World Bipolar Day is an international collaboration to bring awareness to those living with bipolar disorders and to fight the social stigma surrounding it. World Bipolar Day is celebrated each year on March 30, the birthday of artist Vincent Van Gogh who was diagnosed with bipolar disorder after his death.
Learn more about bipolar disorders and how Embark Behavioral Health is working with teens and families living with bipolar disorders.
What is Bipolar Disorder?
Bipolar disorder, previously called manic depression, is a mental health disorder that mainly affects a person’s mood. Bipolar disorder is usually a lifelong condition and leading to a lifelong condition of cycling episodes of mania and depression.
Bipolar disorder can look different in each person and there are several types of bipolar disorder.
Bipolar I disorder
When someone has bipolar I disorder, they have had at least one manic episode that lasts longer than a week. 90% of people with bipolar I disorder have periods of depression, for any amount of time. If left untreated, manic episodes can last 3-6 months and depressive episodes can last 6-12 months.
Bipolar II disorder
Bipolar II disorder means symptoms of depression are more common, with at least one period of major depression and one period of hypomania, instead of mania. Hypomania is a mood state or energy level is above normal but not enough to cause impairment, distinguishing it from mania.
Bipolar I or II disorder with mixed features
Bipolar disorder with mixed features means that a person experiences symptoms of mania or hypomania and depression at the same time. People who have bipolar with mixed features often feel sad and hopeless while also being restless and overactive. They cycle between mania and depression. Mood disorders do still cycle while symptoms overlap.
Bipolar I or II disorder with rapid cycling
Bipolar disorder with rapid cycling means that a person has had four or more depressive, manic, or hypomanic episodes in a one-year period.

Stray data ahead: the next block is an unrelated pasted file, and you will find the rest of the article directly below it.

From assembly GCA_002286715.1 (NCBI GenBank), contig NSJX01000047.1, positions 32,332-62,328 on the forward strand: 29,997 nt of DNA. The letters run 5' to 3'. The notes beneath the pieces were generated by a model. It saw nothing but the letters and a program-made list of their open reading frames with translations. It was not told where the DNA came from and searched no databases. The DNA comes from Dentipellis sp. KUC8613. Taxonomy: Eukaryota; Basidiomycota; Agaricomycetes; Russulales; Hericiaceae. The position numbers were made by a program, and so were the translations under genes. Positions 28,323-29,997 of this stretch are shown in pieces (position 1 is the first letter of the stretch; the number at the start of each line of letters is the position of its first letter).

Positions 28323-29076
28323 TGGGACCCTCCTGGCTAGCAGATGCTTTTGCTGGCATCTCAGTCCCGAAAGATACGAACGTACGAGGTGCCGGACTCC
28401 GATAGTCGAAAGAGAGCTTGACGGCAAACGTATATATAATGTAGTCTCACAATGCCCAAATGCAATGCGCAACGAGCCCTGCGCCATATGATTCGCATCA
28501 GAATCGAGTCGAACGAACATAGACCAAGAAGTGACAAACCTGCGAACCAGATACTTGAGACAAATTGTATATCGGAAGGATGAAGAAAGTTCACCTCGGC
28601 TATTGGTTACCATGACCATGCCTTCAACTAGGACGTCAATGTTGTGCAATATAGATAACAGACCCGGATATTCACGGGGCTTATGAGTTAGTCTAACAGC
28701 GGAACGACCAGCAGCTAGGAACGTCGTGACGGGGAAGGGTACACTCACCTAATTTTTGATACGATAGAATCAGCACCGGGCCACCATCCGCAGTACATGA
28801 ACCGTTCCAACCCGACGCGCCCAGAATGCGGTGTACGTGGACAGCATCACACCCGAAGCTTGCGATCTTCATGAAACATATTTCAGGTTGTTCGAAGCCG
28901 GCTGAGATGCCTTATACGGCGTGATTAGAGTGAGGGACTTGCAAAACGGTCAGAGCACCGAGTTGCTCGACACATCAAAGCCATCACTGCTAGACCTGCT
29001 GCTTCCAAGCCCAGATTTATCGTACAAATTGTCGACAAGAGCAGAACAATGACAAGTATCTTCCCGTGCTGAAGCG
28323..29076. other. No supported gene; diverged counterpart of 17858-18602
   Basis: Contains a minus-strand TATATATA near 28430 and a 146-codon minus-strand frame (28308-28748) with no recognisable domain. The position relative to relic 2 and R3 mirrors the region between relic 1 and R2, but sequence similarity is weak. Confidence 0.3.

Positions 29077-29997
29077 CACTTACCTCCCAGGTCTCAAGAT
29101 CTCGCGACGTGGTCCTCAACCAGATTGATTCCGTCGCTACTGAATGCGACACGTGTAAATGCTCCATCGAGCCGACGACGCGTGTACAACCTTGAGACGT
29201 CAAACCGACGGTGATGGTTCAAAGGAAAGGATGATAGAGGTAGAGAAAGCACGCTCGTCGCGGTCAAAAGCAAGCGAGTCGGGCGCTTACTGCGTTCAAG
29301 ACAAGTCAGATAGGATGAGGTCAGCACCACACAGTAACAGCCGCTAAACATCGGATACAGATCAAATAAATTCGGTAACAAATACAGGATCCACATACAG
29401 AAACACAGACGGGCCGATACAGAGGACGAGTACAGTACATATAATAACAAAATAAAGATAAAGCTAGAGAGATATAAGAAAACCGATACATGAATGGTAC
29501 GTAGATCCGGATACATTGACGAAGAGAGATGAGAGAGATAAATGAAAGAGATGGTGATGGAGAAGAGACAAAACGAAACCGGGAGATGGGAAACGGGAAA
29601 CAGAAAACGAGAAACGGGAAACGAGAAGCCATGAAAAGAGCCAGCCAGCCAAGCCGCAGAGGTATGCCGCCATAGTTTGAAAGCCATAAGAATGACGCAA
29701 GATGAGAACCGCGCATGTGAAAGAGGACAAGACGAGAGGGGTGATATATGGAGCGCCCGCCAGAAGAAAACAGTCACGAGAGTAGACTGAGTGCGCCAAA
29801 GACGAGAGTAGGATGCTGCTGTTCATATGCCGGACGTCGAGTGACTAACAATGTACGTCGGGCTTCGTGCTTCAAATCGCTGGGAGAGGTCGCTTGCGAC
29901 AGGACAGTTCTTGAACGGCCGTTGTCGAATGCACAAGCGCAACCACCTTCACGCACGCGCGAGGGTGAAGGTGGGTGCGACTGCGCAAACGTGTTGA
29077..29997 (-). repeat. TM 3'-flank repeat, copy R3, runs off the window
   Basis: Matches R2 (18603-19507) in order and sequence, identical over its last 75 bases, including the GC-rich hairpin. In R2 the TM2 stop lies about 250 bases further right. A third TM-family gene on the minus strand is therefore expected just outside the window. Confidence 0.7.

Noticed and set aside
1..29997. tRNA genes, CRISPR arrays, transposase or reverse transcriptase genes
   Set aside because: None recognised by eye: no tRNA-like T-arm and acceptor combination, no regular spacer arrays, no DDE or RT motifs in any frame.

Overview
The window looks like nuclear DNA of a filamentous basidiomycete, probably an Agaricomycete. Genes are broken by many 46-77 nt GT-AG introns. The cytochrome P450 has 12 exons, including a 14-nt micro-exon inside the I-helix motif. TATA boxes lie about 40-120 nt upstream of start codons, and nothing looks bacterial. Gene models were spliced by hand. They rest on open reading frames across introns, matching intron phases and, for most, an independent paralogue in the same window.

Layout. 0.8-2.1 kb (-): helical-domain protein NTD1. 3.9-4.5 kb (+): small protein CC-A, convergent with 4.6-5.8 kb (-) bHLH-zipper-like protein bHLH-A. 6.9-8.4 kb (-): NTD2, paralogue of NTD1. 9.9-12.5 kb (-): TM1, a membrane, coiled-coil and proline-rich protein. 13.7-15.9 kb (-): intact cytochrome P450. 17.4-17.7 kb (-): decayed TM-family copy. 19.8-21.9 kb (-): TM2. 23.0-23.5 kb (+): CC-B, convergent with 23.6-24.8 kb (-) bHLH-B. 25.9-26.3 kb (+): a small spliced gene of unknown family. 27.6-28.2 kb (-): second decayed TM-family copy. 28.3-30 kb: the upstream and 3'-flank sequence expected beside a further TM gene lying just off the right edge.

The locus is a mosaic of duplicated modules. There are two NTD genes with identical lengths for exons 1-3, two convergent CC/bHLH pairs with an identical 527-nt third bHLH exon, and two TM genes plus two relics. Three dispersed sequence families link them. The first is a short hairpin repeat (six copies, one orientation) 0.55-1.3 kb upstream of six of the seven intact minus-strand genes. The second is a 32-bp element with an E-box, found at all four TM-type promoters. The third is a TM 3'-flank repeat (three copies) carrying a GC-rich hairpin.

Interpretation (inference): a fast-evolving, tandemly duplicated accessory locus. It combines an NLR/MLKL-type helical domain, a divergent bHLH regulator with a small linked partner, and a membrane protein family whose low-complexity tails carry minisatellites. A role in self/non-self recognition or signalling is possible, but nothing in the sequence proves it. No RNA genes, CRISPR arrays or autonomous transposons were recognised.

Bipolar I or II with seasonal pattern
Bipolar disorder with seasons pattern means that depression, mania, or hypomania is regularly affected by seasons. For example, someone with a seasonal pattern may find that they have a depressive episode every winter.
Being diagnosed with cyclothymia(milder form of bipolar disorder) means that a person has experienced regular episodes of hypomania and depression for at least two years. People with cyclothymia won’t be diagnosed with bipolar disorder because their symptoms are milder but can last longer. Cyclothymia can eventually develop into bipolar disorder.
What are the Symptoms of Bipolar Disorder?
Symptoms of bipolar disorder are severe and can have a negative impact on relationships and academic performance.
Symptoms of mania
- Feeling overly happy or excited, even when things are going poorly
- Being full of new and exciting ideas
- Inability to focus on one idea
- Talking faster than normal
- Restlessness or inability to sleep
- Making big decisions without thinking them through
- Irresponsible spending
- Using drugs or alcohol
- Making poor business decisions
- Having casual sex with different people
Symptoms of depression
- Decreased energy
- Feelings of hopelessness and worthlessness
- Changes in sleep patterns
- Changes in weight
- Difficulty making decisions and concentrating
- Thoughts of death or suicide
Additionally, people who have bipolar disorder may also have psychotic symptoms including hallucinations or delusions, often resulting in a misdiagnosis of schizophrenia.
Embark Behavioral Health Programs Can Help Teens Living with Bipolar Disorders
Embark Behavioral Health has a range of programs that help teens manage bipolar disorder. In residential treatment centers located throughout the country, our staff is well-trained in helping teens manage symptoms and restore relationships. Our treatment programs are family-focused and outcomes-driven, using a range of therapies and modalities, getting lasting results that matter.
Help your teen take control of their life by contacting Embark Behavioral Health at 1-855-809-0409 right now. You know where they are; now help them get where they want to be.